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PART TWO OF TWO

 (See Part 1 HERE)

Picture this: the Saddleback Church in Lake Forest, California boastssome 25,000 members. And you think your synagogue seems too big and impersonal?

Despite the numbers, the institution made famous by Evangelical Pastor Rick Warren has found a way to make the community seem much more intimate: Saddleback facilitates more than 7,000 small groups that meet weekly. Groups of families, couples, and singles gather, socialize, study scripture, follow a program, and grapple with how Christianity shapes each of their lives. Many of these small groups have existed for years, becoming both a community within a community and a kind of extended family. It is not meant to replace church services but instead to supplement worship. On a typical week though, more people attend a small group session than a church service.

Small groups, at their best, provide two of the primary things people are looking for in a congregation: meaning and friends. Could this model provide inspiration for synagogues? More and more people are starting to think that it can. For years, there was a reticence within Jewish circles to borrow ideas from the Evangelical community. But that has changed as congregations have begun to look outside Jewish circles for examples of welcoming and nurturing spiritual communities.

As we continue to digest the findings from the recent Pew study on American synagogue life and how Jews relate to their congregations, new thoughts appear daily. The Jewish application of the small group model is in its infancy. But the idea has tremendous potential in terms of membership retention, fundraising and, ultimately, providing a meaningful experience and sense of community. If it works and proves replicable on a large scale, the idea just may bring about a new paradigm in synagogue life – and in the process create generations of members who are committed to congregations and ready to invest in their futures.

“Developing meaningful connections and relationships are at the core of what Judaism is about,” says Rabbi Ari S. Lorge, assistant rabbi of Central Synagogue in Manhattan, which had begun a pilot program with eight small groups and next will expand the initiative to 30 groups. “Jewish life is meant to be lived with others. Congregations are some of the best places where those bonds can occur.”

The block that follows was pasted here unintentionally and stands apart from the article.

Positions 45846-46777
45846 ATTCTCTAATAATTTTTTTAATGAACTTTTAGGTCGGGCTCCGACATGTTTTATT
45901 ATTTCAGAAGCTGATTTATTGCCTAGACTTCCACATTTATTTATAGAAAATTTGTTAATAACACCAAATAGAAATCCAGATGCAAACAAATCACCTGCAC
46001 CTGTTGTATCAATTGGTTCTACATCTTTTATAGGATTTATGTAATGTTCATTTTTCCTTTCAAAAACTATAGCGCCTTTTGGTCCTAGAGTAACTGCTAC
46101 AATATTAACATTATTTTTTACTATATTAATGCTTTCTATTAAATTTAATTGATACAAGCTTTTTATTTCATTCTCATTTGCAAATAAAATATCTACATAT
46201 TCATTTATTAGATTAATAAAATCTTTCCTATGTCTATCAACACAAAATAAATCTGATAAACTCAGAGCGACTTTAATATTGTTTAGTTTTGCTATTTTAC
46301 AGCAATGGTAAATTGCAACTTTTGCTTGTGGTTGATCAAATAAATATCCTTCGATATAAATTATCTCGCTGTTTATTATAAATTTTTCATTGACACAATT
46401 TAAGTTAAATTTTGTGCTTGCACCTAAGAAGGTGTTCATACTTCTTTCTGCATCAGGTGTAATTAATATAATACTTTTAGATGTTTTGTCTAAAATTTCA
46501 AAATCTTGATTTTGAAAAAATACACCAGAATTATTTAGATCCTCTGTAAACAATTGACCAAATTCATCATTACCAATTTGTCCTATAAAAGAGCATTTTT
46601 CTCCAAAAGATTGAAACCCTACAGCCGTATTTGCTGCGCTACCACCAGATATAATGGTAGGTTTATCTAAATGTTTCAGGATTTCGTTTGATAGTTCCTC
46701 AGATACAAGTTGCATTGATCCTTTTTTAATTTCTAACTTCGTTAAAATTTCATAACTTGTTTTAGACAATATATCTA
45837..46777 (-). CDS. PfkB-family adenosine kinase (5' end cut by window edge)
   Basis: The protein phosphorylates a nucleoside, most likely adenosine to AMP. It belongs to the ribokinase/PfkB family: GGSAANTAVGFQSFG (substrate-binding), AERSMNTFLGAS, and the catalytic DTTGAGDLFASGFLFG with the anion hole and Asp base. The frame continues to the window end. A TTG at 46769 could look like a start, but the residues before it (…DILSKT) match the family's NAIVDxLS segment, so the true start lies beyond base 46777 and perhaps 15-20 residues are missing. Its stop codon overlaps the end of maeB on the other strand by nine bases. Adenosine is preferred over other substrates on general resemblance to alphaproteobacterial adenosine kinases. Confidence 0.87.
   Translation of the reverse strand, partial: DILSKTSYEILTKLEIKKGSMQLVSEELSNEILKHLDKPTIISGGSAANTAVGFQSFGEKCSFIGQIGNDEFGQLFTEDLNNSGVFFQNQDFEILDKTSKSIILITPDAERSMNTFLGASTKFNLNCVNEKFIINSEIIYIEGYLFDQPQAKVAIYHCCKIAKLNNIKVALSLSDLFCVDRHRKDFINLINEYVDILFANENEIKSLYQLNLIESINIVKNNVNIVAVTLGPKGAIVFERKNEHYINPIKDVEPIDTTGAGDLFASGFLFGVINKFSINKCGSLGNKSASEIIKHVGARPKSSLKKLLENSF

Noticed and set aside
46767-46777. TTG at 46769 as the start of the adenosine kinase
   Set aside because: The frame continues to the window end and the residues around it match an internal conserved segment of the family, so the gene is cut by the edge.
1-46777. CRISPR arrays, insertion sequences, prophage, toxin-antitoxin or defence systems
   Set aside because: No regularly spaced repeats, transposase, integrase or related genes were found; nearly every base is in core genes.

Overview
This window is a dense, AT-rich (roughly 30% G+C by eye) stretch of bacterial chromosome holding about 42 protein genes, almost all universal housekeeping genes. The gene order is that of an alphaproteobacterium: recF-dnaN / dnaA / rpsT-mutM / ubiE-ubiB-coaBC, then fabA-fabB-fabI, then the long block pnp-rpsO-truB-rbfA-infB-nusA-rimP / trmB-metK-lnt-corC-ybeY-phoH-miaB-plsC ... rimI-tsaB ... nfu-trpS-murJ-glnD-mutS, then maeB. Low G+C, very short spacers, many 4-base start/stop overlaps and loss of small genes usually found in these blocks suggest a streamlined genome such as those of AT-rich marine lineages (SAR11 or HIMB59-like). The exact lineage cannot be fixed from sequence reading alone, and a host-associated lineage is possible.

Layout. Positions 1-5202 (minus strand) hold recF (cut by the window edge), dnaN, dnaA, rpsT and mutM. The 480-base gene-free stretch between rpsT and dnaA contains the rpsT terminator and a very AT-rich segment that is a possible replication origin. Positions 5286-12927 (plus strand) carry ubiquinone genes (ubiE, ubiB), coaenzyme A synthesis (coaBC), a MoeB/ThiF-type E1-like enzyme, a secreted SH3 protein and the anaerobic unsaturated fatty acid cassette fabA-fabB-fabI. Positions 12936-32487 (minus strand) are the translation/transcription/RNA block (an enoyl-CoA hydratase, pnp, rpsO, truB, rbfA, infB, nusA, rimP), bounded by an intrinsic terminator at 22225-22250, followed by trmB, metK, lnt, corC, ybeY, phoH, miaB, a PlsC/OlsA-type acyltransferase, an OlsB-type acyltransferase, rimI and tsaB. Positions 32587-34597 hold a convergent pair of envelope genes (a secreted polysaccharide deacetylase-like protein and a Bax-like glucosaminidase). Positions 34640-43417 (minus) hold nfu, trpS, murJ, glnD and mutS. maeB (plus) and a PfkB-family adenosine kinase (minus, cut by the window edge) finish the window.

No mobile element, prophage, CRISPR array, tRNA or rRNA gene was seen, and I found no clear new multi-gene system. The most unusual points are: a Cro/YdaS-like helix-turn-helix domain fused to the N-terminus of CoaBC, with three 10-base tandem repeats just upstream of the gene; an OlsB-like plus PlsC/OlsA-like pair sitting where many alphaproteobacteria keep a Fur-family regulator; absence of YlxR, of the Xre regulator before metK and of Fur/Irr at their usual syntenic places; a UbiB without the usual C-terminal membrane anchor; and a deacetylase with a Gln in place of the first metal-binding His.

Now, it is important to keep in mind that “connectivity” is one of the buzz words right now in the synagogue world. Many congregations are realizing, belatedly, that if their members don’t form meaningful relationships with other members, staff, and clergy, they won’t stick around. And they certainly won’t support campaigns or become committed leaders. Knowing that is one thing, figuring out what to do about it is something else.

Initially, we had planned to devote two posts on the topic. But we’ve been in touch with various Jewish leaders and synagogue representatives from across the country and many – including Temple Aaron in St. Paul – are trying innovative approaches. Relationship building is such an important issue in congregational life that we are sure to devote future posts to the topic. (Our previous post examined how synagogues might use software to build relationships among its members.)

In his 2013 book Relational Judaism: Using the Power of Relationships to Transform the Jewish Community, Ron Wolfson argues for replacing a programmatic approach to Jewish life with a relational one. The professor of education at the American Jewish University in Los Angeles, a Conservative institution, Wolfson envisions congregations that actively help congregants develop relationships with one another, with clergy and staff, and with Jewish texts, tradition and, yes, God. It’s not that the relational model doesn’t exist in Judaism – we did, after all, invent the chevruta study model – it’s just that some sectors of the Jewish world have gotten away from a relational focus and have become obsessed with programming.

Some groups really do get the relational approach, like Hillel and Chabad, writes Wolfson. And others, like the United Synagogue for Conservative Judaism and many Conservative congregations, are taking a substantive look at what it means to take a relational approach, he notes in a recent interview with us. He adds that he’s particularly intrigued by the Reform movement’s pilot small groups program, based upon the mega church model.

For nearly 20 years, he has looked to the mega church world for inspiration and has closely followed the Saddleback model.

“They are way ahead of us,” says Wolfson, in an interview with us, referring to Evangelical churches. The pastor of a church the size of Saddleback “knows he can’t connect to 25,000 members. He knows the most important task is to get a new member connected to a small group.”